Posts tagged Community
How Do We Mature?

When we discover something for the first time and like what we’ve learned, we usually get excited about it. We can remember the excitement of skateboarding, fly fishing or putting on makeup for the first time. Similarly, many of us recall our excitement when we first came to Christ. We experienced His forgiveness and acceptance. We wanted to shout it from the rooftops.

Many new believers are on fire for evangelism and may impulsively walk into the coffee break room at work and declare the Gospel to every bleary-eyed coffee drinker in the room. Or we take the microphone at a family reunion and preach a ten-minute sermon when all they asked us to do was open with prayer. We buttonhole our team at the bowling league and drive them to distraction with our over-the-top testimonials about Jesus! Ugh! Even seasoned Christians might get tired of this type of over enthusiastic evangelism!

As admirable as this enthusiasm is, the Bible teaches us that we need to mature, allowing older Christians to counsel us. Just as sixteen-year-olds need driver’s training to go along with new driving privileges, newborn Christians need mentoring. Mature believers in our church have the responsibility to recognize that new Christians need help. In their passion for Jesus, new Christians may be judgmental. They may rightly identify sin but could harshly condemn it in others, without the love and gentleness more mature men and women of faith might exercise. Baby Christians can be quite demanding in their desire to be fed. Just as newborn babies demand feeding, baby Christians insist on getting attention. Full-grown believers must teach and offer loving suggestions for contemplation, personal Bible study, prayer, and corporate worship. Allow new believers to mature before electing them to positions of leadership (see 1 Timothy 3:6).

The body of Christ in our world today has many members, and each must nurture the other. New Christians must submit to the authority of the mature members, while the mature saints must not smother the ardor of the new ones. In unity, the work of Christ moves forward.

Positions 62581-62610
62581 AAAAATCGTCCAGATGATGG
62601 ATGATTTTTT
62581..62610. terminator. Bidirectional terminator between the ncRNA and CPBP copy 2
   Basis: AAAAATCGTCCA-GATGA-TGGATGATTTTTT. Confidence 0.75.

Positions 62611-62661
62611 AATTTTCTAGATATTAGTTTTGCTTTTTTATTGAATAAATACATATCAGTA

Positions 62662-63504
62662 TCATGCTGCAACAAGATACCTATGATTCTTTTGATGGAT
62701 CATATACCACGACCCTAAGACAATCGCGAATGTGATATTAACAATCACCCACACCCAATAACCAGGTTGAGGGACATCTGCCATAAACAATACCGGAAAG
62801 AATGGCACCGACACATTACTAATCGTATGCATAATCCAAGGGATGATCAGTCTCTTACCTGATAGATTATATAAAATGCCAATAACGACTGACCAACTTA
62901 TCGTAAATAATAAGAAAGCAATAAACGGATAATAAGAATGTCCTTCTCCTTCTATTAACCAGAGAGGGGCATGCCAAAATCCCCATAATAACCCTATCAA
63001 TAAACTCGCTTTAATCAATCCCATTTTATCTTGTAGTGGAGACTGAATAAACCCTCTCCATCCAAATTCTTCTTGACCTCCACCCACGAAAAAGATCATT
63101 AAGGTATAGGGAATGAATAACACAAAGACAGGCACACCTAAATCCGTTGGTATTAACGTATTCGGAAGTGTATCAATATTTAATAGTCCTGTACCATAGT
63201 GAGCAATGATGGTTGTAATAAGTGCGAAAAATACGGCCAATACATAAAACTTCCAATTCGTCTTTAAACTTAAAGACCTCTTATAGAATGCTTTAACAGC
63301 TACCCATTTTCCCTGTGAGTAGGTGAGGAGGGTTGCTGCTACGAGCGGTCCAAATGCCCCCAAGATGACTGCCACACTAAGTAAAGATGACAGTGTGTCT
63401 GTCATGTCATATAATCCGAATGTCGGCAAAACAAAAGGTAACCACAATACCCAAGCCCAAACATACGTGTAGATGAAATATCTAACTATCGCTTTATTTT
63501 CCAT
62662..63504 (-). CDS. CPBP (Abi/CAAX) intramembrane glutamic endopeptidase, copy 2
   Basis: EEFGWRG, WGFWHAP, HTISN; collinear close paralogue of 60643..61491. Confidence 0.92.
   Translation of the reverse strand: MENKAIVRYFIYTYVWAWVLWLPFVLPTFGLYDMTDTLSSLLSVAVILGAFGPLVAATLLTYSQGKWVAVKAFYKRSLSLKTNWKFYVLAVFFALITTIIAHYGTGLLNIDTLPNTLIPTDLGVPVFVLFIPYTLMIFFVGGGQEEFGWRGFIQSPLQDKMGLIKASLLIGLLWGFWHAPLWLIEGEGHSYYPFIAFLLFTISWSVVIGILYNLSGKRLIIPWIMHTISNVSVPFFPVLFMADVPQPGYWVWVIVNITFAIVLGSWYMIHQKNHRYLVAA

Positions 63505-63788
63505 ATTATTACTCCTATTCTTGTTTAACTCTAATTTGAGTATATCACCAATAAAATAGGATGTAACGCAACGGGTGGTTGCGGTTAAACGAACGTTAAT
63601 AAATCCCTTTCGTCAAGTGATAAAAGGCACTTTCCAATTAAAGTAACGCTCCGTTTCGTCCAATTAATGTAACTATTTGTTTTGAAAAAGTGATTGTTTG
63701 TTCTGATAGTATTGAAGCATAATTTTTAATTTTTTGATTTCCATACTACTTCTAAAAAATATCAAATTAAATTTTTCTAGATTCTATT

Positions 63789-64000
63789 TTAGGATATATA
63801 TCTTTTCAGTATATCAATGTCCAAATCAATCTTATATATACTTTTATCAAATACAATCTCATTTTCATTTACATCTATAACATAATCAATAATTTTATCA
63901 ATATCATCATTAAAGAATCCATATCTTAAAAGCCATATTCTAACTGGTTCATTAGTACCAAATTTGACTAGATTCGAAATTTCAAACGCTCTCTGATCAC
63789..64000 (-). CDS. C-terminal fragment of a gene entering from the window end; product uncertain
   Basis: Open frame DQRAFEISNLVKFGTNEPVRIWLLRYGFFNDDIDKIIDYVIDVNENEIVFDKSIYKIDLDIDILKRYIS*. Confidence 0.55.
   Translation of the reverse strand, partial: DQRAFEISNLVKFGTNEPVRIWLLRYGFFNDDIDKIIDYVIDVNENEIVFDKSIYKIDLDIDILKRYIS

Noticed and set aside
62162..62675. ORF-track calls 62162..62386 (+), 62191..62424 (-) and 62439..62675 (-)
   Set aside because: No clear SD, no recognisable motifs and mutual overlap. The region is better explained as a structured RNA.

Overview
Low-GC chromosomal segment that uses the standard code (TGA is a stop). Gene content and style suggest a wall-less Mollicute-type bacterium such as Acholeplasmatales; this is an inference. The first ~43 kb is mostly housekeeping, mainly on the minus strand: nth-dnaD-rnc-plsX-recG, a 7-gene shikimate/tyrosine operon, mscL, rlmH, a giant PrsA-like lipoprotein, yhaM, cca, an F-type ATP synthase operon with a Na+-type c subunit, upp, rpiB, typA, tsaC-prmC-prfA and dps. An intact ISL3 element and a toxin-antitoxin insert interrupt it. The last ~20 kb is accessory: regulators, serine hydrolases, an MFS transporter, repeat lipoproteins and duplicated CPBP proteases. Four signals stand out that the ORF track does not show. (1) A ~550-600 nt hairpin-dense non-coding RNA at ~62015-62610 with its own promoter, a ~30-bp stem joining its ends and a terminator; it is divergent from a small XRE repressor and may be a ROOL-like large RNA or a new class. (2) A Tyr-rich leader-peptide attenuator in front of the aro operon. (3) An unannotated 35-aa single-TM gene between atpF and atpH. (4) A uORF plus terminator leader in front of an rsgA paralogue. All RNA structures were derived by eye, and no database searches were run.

Keeping Good Company

Do not be misled: “Bad company corrupts good character.”    1 Corinthians 15:33

As we were growing up, we always knew the girls who knew how and where to shoplift the coolest lipstick. We also knew the guys who could hot-wire a car so we could take a joy ride. Those same guys were the ones who tried to get us drunk! We were attracted to their “badness” and power. But when we remember their evil impact on our lives, we can appreciate the role that bad character plays in our lives and why the Apostle Paul wrote: “Do not be misled: Bad company corrupts good character.”

Have we learned our lessons from our experience with the losers in our lives? Or, are we still drawn to the “bad-asses” who know how to manipulate the system? Do we admire the women who can manipulate and get away with murder at work and influence events for their own benefit? Do we overlook the lies and the cover-ups it takes to operate in this fashion? If so, then our companions will lead us into sin.

The people we hang with will definitely have an effect on what we think about life. Friends who seem attractive to us and flatter us may not be the best influence on our attitudes. Our attitudes toward our families, our wives or husbands, our bosses, and ultimately, our own sin, determine how we act.

We must not be seduced into thinking we can keep bad company and still retain good character and a healthy relationship to God. Light and darkness do not go together; one chases the other away. Like the old proverb says, “You lie down with dogs, you wake up with fleas.”

As the new year starts, we need to evaluate our acquaintances and determine if they have a positive or negative effect on us. Do they promote sinful actions or encourage us to stay close to Christ? We need to find other believers who will have a godly influence on us. Good company promotes good character.